The Group’s contracts with customers also include promises to transfer multiple services. For these contracts, the Group accounts for individual performance obligations separately if they are capable of being distinct and distinct within the context of the contract. Determining whether products and services are considered distinct performance obligations may require significant judgment. Judgment is also required to determine the stand-alone selling price (“SSP”) for each distinct performance obligation. In instances where SSP is not directly observable, such as when the Group does not sell the product or service separately, the Group determines the SSP using information that may include market conditions and other observable inputs. For these contracts with variable consideration, the Group determines that variable consideration is allocated according to the method as described above, because variable consideration is attributable to all of the performance obligations in a contract.



Portfolio training services


Portfolio training services primarily consist of one-on-one or small-group training at the training centers or online platform in which the teachers provide guidance to students to practice observational drawing or other forms of art work and finally compile the selected pieces to form a portfolio.


Individual students select to enroll either in time-based program in which they can take a pre-determined number of hours of training or in a project-based program in which they are guided to complete a portfolio that usually consists of three to five art projects. Revenue is recognized over a period of time based on the number of training hours expended and total hours of training under the contract with the student since the individual student simultaneously receives and consumes the benefits of the portfolio training services as the Group performs. Under project-based programs, the number of hours of training required to complete a project is not pre-determined and varies depending on the background and requirements of individual student. The Group reassesses the total hours of training pursuant to each contract of project-based program with individual student on a quarterly basis. Any adjustments arising from the changes of estimated training hours are applied prospectively.




Research-based learning services (formerly known as the educational travel services)


The Group provides educational travel services for individual students to bring them art-related experience by providing integration of both travel and study activities in each educational service contract according to the background of individual students. While the educational travel services has been significantly impacted by the coronavirus disease (“COVID-19”) during the year 2020, the Group introduced new services under the “research-based learning services”, which mainly consist of domestic educational travel services, academic educational learning services, workshop experience services and transferrable credit courses. Revenue is recognized when control of the promised services is transferred to customers in an amount of consideration which the Group expects to be entitled to in exchange for those services.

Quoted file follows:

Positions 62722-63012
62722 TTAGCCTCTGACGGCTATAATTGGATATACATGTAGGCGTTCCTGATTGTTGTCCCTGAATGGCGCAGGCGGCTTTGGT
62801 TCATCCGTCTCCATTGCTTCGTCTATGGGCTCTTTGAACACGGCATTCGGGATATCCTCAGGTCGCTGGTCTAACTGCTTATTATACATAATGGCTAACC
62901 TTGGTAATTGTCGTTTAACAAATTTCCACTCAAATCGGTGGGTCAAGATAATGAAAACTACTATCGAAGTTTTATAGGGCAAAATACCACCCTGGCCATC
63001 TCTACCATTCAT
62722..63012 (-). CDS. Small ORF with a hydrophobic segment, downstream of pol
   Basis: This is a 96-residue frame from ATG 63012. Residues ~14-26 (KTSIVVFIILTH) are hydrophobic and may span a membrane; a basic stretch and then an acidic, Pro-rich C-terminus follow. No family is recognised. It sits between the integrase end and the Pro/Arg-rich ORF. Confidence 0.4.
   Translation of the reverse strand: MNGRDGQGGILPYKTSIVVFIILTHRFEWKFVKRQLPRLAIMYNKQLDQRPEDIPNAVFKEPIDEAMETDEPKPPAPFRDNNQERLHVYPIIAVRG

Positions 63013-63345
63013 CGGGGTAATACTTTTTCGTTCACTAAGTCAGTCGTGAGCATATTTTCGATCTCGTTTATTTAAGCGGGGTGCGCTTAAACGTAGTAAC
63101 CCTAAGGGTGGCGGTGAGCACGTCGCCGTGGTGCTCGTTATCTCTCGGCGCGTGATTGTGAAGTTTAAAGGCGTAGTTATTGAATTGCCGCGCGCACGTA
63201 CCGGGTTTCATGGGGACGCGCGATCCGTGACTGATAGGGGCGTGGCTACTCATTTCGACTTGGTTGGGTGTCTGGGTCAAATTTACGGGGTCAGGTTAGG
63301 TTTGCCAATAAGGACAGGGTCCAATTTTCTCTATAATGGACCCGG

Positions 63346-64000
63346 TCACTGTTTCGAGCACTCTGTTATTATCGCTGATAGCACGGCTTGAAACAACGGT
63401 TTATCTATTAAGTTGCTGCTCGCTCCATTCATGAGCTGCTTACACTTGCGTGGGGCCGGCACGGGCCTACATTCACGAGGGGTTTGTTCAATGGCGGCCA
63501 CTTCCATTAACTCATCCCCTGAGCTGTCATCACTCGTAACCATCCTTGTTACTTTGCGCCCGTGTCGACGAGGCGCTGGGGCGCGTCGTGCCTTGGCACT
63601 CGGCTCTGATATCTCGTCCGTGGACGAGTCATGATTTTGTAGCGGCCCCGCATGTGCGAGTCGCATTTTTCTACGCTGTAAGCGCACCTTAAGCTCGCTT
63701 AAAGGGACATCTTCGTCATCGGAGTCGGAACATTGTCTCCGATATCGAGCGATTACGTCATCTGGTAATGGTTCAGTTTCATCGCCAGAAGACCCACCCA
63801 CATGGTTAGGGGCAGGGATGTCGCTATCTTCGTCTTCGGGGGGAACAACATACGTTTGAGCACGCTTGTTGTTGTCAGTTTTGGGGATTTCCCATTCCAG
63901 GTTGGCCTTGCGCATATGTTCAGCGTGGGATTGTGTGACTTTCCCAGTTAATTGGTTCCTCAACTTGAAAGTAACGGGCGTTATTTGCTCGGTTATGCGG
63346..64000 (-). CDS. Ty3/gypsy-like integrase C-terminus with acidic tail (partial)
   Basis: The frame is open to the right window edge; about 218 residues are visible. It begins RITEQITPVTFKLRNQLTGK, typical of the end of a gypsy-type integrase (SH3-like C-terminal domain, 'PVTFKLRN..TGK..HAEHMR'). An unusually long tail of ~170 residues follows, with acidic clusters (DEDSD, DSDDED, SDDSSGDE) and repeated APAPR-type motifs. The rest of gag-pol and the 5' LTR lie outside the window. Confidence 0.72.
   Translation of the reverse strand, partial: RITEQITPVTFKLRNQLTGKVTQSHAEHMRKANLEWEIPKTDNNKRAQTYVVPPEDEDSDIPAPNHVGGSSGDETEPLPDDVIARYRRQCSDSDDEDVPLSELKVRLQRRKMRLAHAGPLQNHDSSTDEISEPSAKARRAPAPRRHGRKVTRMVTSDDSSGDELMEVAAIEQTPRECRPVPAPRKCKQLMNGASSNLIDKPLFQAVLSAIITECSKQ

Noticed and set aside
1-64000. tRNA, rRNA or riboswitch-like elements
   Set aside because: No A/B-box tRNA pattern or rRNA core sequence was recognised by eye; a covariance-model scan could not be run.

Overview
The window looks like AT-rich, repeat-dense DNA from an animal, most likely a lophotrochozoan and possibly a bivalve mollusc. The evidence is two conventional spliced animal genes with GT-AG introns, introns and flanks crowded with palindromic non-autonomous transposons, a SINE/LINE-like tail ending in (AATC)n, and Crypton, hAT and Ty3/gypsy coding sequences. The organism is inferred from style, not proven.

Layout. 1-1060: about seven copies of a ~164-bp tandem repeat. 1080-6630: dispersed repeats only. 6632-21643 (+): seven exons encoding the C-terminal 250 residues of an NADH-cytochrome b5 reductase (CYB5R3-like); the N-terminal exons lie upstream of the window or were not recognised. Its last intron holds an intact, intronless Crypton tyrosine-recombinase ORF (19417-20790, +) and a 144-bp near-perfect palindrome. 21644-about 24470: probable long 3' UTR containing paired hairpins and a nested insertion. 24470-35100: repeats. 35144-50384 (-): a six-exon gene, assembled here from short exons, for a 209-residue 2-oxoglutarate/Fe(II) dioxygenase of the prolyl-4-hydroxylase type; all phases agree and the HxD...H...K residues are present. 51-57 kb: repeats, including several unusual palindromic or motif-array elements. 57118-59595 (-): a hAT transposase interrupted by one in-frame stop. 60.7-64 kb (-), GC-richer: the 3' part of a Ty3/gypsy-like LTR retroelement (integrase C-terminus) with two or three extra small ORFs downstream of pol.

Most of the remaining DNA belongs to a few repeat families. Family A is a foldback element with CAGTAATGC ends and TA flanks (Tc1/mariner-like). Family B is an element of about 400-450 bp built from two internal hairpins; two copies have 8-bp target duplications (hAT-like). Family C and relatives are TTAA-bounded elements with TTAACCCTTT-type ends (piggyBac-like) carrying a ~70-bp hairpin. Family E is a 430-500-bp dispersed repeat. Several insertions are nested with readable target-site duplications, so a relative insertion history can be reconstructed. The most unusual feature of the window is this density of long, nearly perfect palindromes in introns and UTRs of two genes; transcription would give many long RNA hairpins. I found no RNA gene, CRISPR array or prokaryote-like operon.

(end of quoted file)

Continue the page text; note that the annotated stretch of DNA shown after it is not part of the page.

Overseas study counselling services


The Group provides overseas study counselling services to students who intend to study abroad on the following aspects, including but not limited to, customized timetable for applicants, university and program selection, developing paperwork for applications, interview simulation and enrollment documents preparation.


The Group provides integration and customization of the promised services in each overseas study counselling service contract depending on the background and requirements of the students and aims to deliver a combined output for counselling service to cover both academic and practical aspects during the entire process of application.  The promised services are highly interdependent and interrelated and are accounted as one performance obligation, as the promised services in a contract are not distinct within the context of the contract. Since the students simultaneously receive and consume the benefits of these services throughout the service period as the Group performs, the Group recognizes revenue over the counselling service period on the basis of costs incurred to-date to the total estimated costs.




Other educational services

Other educational services mainly consist of language training services, junior art education services and in-school classes. Revenue is recognized when control of promised services is transferred to the customers in an amount of consideration to which the Group expects to be entitled to in exchange for those services.




K-12 education assessment and other services

The Group derives revenues by providing the assessment reports for the test takers to customers. Revenues from education assessment services are recognized when the Group delivers the reports to customers, which is when the control over the report has been transferred to customers. Fees received in advance are recorded as deferred revenue when the Group has an obligation to transfer goods or services to a customer for which the Group has received consideration.